Oh, did I tell you it was brilliant?

Book Review

Downton Abby is the PBS Emmy Award winning smash hit that has shattered all the records since Brideshead Revisited in 1981.  First hitting the airwaves last year, DA’s season two is captivating millions of viewers.  The story follows the fictional Lord & Lady Granthom, their retinue of servants and life at their ancestral home, Downton Abby – a main character in its own right.  The setting is the demise of Victorian /Edwardian England –  the back drop is Word War I and Socialism is creeping into a British standard of living that we’re still romanticizing. 

However.   As so often is the case, reality is far more interesting than a chopped up fictionalized version.  Being an unabashed anglophile (due to a thrilling three-year stint in the UK) I recently stumbled over a book called Lady Almina and the Real Downton Abbey. 

Almina was the illegitimate daughter of Alfred de Rothschield, who showered her with his extraordinary wealth, which went toward sustaining the real Downton Abby –  Highclere Castle, when Almina married the 5th Earl of Carnavon,  who incidentally bank rolled Howard Carter and aided him in the discovery of Tutankhamun.  (He also of the famed curse, who died of blood poisoning from a shaving nick,  shortly after the tomb was opened. ) 

Now that’s a story!  But more important, Lady Almina put more of her vast wealth  to work turning Highclere Castle into a first rate hospital during World War I.  She found a true calling in nursing and her single-minded determination,  skill and approach to healing became a standard at that time. 

What an amazing woman, loved and respected by both sexes and liberated in her own way in her own time.  One of her quotes struck me so, given the age, it caused me to dog ear the page and underline it.  In a speech to the Newbury Unionist Women’s Association, she said :  

“In the dark ages, which are not very far behind us, we used to be called the weaker sex.  We never were, and we never shall be weaker in our patriotism.  In this as in all similar  matters we are neither inferior nor superior, but only very different and I am convinced that we shall do most good to our country and her cause if instead of imitating men we endeavor to widen and perhaps enrich the spirit of public life by being simply ourselves.”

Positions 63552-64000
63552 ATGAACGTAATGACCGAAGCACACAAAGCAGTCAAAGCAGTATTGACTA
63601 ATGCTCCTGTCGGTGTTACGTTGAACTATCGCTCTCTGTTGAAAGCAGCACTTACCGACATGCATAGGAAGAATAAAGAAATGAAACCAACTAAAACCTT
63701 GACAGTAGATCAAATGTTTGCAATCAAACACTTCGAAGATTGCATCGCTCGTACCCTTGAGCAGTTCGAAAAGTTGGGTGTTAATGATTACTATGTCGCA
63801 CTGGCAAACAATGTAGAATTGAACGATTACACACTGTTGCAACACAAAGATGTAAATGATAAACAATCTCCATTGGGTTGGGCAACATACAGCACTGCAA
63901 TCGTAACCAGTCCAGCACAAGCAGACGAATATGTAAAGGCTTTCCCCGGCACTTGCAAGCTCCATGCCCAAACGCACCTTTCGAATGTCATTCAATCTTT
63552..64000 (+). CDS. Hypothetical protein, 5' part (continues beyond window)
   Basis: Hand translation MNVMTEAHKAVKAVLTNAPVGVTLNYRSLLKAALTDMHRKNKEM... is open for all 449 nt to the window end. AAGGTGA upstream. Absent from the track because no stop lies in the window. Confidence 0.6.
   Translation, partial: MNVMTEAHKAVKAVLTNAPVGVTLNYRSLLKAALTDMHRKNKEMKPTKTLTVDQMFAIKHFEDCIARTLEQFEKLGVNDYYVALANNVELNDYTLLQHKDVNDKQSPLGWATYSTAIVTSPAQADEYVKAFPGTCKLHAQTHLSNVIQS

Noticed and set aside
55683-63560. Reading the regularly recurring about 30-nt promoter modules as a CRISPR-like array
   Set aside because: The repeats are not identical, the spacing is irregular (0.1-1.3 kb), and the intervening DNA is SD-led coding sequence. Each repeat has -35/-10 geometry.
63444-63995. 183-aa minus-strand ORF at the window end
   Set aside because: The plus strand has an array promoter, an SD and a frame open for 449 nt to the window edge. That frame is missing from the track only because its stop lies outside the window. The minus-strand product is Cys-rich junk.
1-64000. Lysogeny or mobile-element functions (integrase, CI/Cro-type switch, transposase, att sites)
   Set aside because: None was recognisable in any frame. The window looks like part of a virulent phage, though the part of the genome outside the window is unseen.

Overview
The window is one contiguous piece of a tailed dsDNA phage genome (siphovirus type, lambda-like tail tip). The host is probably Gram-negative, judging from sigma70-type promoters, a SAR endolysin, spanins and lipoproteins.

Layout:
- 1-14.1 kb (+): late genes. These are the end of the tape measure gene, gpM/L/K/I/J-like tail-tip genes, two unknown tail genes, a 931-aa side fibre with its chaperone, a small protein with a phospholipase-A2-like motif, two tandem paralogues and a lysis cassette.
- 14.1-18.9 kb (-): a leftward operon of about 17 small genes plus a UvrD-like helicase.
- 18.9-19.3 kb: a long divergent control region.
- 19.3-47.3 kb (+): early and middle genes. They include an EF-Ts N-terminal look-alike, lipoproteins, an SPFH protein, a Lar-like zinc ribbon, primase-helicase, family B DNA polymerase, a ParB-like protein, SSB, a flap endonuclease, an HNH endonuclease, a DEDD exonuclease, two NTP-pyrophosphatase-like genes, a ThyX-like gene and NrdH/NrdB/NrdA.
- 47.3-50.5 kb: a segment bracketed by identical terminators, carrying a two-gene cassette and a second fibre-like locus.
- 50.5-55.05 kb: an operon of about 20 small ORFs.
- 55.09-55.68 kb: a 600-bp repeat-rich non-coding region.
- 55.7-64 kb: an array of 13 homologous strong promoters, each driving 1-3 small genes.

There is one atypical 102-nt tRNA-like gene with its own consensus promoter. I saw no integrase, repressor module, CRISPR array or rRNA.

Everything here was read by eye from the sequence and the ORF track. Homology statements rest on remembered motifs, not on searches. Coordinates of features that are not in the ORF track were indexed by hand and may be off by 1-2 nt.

My mantra exactly.  I have always believed woman were equal to men, but decidedly different.  I had no need to burn my bra or emasculate my male friends – I just figured out what I wanted, or what was needed, and then figured out a way to get it or do it.    Barriers only exist if you think they do.

Lady Almina was remarkable without ever meaning to be so.

Monday’s LA Times ran a fascinating article “suggesting that a person’s birth month is associated with characteristics such as temperament, longevity and susceptibility to certain diseases.” 

No, they aren’t talking about horoscopes (although I certainly subscribe to the characteristics one finds in astrological signs.)  These scientists say that “temperature, sunshine, seasonal foods, and winter infections can all affect the development of a baby, and as a result its future.” 

Here’s a sampling – Winter (Dec 22 – March 20) 13% of men with birthdays during this period qualified as obese, but only 9% of those born in Fall (Sept 23 – Dec 21).   The study also showed that people born in the Sumer (June 22 – Sept. 22) are more likely to be evening than morning types when compared to those born in Winter. 

Summer and spring borns, are more likely to be left handed.  (I was left handed and changed…I guess that explains a few things.)   People born in Spring (March 21 – June 21)  tend to be taller, and this group also have an elevated risk of MS.   Fall and Winter birth was associated with 53% higher odds of having a food allergy.   Also, if you’re born in the Fall, you may have a longer life expectancy.

I can tell you this, having used many different psychometric tools in my professional life as a human resource consultant,  there is something to all of these profiles.  But the one area that seems most telling –  and static –  is our temperament.  Kiersey did a great study that has been used as the basis and it’s quite telling.  We’re born with it, and it doesn’t change.  

So where do you fall?  Click on this link and check it out –   it’s a comforting way to understand your grandchildren!

%d bloggers like this: